At a dinner on July 22 at his home Caen Wood Towers, he launched the initial secret £50,000 fund for The Focus. His associates signed immediate cheques for £25,000 and pledged the rest.
Calculated in 2020 Pounds, this was a start-up fund of £3,585,000; not bad for a whip-round the dinner table. OK, where else was the money to be spent? Paul Craig Roberts, writing at the Unz Review, says the recipient was none other than Winston Churchill:
Hitler’s program was to put Germany back together again. He succeeded without war until it came to Poland. Hitler’s demands were fair and realistic, but Churchill, financed by the Focus Group with Jewish money, put such pressure on British prime minister Chamberlain that Chamberlain intervened in the Polish-German negotiations and issued a British guarantee to the Polish military dictatorship should Poland refuse to release German territory and populations.
Reading this was the “ah-ha” moment for me. Yes, I realized Winston was the epitome of ambition, he sought power like a child does a candy cane. He wanted to emulate his famous ancestor Marlborough whose biography he was writing. And, I realized, after reading The Last Lion by William Manchester, he lived like a King on an M.P.’s salary. What I did not realize was that British Jews were financing his lifestyle so long as he attacked National Socialist Germany.
In short, Churchill was in the pay of people who hated Germany and would do anything to see Hitler removed.
|Sir Henry Strakosch|
He served as a financial adviser to the South African government, and was the author of the 1920 South African Currency and Banking Act. He was chairman of the South African goldminers, Union Corporation from 1924. He was a member of the Royal Commission on Indian Currency and Finance during 1925 and 1926. He later served on the Council of India between 1930 and 1937, served as a delegate for India at the Imperial Economic Conference in 1932, and acted as adviser to the Secretary of State for India between 1937 and 1942.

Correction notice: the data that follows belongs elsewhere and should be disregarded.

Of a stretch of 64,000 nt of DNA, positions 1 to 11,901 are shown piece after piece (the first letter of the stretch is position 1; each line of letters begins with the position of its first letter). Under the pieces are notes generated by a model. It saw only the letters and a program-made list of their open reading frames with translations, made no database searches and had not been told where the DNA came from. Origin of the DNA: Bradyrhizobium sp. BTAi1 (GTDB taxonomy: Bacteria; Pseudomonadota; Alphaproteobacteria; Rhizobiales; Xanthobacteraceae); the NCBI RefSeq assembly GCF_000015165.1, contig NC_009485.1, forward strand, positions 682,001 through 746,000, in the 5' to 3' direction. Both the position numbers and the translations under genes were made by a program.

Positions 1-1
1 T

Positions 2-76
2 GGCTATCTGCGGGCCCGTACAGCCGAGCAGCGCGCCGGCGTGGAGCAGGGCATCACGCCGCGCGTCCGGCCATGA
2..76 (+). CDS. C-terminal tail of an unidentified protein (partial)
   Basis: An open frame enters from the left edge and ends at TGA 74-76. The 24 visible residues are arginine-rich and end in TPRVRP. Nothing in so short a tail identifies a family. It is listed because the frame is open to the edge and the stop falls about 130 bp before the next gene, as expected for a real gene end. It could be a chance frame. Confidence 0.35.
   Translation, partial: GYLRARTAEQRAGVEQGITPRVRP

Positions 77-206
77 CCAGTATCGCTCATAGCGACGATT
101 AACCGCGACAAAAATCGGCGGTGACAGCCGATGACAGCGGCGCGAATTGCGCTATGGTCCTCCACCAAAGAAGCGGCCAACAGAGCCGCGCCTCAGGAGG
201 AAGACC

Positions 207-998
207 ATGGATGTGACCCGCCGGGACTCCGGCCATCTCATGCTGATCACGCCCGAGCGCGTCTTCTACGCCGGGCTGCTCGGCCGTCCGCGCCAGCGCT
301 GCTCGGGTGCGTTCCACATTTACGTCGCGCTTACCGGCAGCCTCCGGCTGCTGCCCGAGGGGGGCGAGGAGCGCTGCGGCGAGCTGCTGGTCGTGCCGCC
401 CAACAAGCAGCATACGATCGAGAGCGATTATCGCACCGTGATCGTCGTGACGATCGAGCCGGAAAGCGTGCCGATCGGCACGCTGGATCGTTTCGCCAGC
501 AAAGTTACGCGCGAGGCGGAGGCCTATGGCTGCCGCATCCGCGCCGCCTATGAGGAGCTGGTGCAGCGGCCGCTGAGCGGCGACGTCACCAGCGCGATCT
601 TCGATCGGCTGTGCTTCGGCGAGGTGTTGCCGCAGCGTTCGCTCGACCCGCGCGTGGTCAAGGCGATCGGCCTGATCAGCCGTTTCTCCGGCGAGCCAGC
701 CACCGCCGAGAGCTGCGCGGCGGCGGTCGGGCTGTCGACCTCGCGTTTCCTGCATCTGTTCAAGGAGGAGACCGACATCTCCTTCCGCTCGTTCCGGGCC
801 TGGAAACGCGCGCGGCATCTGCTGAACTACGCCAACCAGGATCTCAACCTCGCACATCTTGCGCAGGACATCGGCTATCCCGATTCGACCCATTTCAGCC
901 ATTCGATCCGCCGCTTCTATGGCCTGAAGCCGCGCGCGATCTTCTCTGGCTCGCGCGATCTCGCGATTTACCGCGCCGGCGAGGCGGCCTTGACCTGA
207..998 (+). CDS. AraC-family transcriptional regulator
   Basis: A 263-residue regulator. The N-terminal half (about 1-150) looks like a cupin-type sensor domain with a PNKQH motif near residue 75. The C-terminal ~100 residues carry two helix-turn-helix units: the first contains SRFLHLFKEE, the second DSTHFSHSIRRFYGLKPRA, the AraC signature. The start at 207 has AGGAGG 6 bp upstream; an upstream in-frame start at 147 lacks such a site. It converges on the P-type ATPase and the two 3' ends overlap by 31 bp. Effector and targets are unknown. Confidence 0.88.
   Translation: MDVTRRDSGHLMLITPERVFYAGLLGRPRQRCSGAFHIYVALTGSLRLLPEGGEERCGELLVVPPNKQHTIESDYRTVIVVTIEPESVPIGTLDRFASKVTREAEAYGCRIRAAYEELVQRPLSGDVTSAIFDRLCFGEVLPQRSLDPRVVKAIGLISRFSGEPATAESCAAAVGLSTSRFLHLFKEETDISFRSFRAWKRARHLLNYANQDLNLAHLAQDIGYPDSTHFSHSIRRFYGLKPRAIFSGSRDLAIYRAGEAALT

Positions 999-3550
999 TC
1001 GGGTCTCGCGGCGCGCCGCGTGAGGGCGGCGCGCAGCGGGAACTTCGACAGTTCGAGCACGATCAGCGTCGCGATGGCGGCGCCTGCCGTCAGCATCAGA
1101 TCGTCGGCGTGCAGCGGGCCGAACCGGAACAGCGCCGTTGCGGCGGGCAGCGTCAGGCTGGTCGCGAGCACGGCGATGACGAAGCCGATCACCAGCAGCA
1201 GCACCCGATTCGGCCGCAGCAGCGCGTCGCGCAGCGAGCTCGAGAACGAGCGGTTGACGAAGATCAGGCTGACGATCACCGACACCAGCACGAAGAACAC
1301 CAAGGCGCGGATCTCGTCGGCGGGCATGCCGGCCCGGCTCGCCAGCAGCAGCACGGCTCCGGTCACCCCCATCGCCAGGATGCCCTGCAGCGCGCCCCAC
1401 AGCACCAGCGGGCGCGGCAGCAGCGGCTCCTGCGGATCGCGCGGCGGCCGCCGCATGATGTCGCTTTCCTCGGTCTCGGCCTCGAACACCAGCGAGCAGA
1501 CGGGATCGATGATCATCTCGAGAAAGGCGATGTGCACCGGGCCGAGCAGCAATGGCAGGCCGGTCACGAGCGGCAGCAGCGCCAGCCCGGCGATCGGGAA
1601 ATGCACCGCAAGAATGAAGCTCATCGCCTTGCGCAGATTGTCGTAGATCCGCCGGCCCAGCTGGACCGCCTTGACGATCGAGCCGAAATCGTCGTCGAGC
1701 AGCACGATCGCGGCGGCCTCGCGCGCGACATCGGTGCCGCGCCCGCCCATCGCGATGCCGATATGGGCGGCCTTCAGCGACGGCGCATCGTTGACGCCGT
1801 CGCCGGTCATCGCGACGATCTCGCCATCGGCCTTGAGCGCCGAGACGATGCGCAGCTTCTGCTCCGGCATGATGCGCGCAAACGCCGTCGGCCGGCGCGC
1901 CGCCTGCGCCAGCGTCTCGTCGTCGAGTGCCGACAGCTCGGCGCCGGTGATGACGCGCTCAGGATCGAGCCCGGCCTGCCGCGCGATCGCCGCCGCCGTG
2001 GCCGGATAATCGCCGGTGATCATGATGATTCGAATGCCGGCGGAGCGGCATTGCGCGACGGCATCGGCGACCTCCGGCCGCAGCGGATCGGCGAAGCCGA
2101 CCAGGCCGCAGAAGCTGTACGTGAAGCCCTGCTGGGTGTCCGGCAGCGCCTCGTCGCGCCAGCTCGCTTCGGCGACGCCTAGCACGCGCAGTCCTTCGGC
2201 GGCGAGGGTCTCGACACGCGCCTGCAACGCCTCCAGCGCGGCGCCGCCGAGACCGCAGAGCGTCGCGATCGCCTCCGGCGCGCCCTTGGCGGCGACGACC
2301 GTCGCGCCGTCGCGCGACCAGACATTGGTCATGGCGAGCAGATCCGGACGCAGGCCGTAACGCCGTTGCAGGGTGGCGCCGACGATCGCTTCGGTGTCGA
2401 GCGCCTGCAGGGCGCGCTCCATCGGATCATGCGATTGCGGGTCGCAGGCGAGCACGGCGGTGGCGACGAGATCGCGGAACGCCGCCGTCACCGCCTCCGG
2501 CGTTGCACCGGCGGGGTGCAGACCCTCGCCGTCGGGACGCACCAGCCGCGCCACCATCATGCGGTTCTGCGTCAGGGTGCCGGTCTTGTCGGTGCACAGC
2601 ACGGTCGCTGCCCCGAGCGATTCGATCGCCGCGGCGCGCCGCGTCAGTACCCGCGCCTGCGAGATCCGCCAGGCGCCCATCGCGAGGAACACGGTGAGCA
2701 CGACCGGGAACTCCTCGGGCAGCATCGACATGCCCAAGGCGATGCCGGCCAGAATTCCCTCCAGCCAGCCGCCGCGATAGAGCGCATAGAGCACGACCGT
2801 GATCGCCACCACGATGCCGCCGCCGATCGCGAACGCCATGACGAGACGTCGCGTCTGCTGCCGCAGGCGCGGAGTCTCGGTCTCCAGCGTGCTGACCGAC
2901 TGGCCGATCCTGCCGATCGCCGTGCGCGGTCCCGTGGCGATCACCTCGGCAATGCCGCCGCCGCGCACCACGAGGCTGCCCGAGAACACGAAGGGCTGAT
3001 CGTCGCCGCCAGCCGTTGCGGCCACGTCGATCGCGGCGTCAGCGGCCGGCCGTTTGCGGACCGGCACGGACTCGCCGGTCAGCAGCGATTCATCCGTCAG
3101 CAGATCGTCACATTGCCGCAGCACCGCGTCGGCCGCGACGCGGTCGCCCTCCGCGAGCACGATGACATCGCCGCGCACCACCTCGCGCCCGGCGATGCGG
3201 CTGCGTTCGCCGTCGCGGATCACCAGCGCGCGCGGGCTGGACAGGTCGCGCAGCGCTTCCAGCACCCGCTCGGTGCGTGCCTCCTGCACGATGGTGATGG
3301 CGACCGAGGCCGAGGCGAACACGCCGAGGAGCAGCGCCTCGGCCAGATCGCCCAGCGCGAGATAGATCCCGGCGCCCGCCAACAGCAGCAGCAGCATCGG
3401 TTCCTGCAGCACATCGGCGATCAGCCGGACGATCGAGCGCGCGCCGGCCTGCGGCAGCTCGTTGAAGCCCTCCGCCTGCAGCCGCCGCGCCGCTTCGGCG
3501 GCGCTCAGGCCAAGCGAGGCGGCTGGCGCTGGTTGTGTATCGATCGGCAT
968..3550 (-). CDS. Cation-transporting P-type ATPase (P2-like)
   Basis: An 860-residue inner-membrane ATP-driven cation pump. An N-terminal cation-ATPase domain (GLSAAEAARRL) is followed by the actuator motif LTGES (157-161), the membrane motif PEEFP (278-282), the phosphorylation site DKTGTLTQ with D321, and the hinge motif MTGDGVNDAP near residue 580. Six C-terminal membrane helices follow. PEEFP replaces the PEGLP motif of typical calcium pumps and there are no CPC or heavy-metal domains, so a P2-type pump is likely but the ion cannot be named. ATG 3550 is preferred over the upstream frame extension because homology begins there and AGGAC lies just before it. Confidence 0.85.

You can’t get much better connected than that. So what did Sir Henry do for the future British Prime Minister? The Israeli newspaper Haaretz has a review of the book, No More Champagne: Churchill and his Money by British banker David Lough. The book details how various leading businessmen saved Churchill from penury time after time.
Churchill liked the company and money of Jewish millionaires, too. One of them, Austrian-born Sir Henry Strakosch, rescued him from two major crises. On June 18, 1940, just one day after 4,000 British soldiers, sailors and civilians were killed when the Germans sank the RMS Lancastria, Strakosch wrote a cheque for £5,000 (£329,500 today).
The generous donor didn’t ask for anything in return and kept it a secret. To cover his tracks, Strakosch made out the check to one of Churchill’s close advisers, who in turn signed it over to the big guy. The new prime minister was thus able to pay off the watchmakers, wine merchants and tailors who waited patiently for their due.